How Orcas has helped the homeless shelter in place

How Orcas has helped the homeless shelter in place

Sheltering in place is not possible when you are homeless.

When Gov. Inslee issued a stay-at-home order on March 23 in response to the COVID-19 pandemic, three organizations stepped up to help some of the island’s most vulnerable residents.

“Every community in this nation has homeless, and we are no exception,” said Orcas Island Community Foundation Executive Director Hilary Canty.

OICF joined with OPAL Community Land Trust and the Orcas Community Resource Center to identify sites where those without a home could safely shelter in place. The Airport Center, Catholic Church, Orcas Community Church, American Legion, San Juan County and Camp Orkila all offered the use of their properties. OPAL’s Jeanne Beck acts as a liaison with the property owners.

OICF hired Michael McGregor as the resource manager, and he procured tents, RVs and trailer tents, sleeping bags, pillows, towels and cookstoves for the five homeless islanders who asked to participate in the program. He fills up the residents’ propane and delivers ice and food on a weekly basis.

Each site has a porta-potty and Canty’s husband Hank Date built portable shower units with on-demand hot water heaters and a shower tent. OCRC hired two mental health workers who provide case management for those living at the sites.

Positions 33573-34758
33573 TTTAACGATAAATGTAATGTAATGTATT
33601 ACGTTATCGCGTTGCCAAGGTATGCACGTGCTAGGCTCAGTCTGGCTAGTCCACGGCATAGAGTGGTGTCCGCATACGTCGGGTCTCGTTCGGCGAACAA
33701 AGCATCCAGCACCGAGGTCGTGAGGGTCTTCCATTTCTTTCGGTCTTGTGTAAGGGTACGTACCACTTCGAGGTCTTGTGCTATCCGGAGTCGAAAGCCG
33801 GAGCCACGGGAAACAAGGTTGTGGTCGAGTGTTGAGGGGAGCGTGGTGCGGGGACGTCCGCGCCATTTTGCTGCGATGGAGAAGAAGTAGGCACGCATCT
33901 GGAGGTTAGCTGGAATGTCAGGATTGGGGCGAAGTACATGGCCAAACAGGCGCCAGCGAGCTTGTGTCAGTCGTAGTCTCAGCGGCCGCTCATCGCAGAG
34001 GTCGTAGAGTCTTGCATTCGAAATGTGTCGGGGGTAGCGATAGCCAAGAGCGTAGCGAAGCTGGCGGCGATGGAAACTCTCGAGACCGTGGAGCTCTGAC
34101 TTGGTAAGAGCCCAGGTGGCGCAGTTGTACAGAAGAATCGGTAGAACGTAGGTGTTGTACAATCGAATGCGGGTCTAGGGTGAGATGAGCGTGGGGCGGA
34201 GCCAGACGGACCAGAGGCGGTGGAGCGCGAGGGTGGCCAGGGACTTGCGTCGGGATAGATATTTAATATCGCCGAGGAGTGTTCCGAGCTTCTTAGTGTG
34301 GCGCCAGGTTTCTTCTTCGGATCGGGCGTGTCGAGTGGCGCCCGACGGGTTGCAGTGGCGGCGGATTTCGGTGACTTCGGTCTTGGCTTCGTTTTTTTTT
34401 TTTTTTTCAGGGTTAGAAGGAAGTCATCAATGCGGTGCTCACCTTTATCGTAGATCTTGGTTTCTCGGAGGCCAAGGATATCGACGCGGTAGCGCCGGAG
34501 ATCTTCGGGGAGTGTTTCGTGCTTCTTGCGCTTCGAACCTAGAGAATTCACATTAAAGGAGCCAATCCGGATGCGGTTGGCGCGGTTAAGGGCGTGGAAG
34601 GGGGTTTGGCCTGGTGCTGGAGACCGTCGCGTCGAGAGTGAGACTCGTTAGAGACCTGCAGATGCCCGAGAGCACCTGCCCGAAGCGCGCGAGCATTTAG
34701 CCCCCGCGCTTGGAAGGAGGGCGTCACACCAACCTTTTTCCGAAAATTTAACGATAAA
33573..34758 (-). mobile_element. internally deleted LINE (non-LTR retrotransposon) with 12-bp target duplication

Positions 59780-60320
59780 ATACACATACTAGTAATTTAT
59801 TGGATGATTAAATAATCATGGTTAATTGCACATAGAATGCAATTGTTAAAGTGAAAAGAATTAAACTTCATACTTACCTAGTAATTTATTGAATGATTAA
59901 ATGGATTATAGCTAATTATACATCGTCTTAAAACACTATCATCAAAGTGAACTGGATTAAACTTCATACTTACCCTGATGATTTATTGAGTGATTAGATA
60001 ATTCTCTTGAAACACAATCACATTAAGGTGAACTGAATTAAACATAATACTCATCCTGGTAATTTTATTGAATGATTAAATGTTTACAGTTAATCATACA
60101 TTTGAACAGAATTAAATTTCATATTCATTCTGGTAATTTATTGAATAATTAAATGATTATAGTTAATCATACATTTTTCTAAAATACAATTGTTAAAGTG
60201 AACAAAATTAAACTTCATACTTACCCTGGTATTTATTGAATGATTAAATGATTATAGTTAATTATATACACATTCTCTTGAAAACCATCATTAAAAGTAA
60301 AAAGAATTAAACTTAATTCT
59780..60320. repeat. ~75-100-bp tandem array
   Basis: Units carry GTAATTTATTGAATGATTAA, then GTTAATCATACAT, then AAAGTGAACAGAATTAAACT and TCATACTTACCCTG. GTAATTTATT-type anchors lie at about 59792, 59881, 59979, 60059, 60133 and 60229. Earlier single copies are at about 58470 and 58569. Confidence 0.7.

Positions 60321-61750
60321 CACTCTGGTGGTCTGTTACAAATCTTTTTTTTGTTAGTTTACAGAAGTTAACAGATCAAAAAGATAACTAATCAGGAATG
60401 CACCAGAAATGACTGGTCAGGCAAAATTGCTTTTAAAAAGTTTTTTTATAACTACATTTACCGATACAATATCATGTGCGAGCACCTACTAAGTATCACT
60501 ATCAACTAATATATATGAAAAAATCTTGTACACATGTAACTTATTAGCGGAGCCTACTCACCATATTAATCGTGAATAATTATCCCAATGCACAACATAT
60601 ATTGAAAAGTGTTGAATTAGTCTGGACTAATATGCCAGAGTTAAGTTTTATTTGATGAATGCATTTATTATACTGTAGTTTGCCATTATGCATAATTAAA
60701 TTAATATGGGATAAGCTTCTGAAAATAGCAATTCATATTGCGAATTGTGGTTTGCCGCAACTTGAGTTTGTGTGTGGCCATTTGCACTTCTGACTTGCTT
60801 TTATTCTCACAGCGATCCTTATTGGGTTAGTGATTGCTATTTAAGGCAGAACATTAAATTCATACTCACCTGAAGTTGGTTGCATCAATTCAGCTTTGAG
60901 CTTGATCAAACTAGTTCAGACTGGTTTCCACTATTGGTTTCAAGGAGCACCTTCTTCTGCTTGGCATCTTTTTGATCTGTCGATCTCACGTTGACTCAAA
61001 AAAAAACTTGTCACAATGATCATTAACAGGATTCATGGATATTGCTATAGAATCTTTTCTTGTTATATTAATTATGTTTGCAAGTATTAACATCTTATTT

“It’s been an incredible process,” Canty said.

With San Juan County in phase two of reopening, two of the sites — Camp Orkila and the Airport Center — will no longer be able to host. Anyone interested in volunteering a site can contact Canty at

“All of the people we sheltered during this time were women. None of the homeless men opted in,” Canty said.

Steve Diepenbrock volunteered to do minor upgrades to existing homes with no sanitation for running water for those who did not ask for living assistance.

“These aren’t new people to this community; they are people who have lived here and need help … some were living in their cars and some were sleeping in the courtyard by the co-op, behind the library or at Moran State Park,” she said.

Canty says it’s important to note that the homeless on Orcas don’t have restroom facilities readily available.

“This is a public health issue,” Canty said. “We have to have a place for people to shower and use the bathroom 24/7.”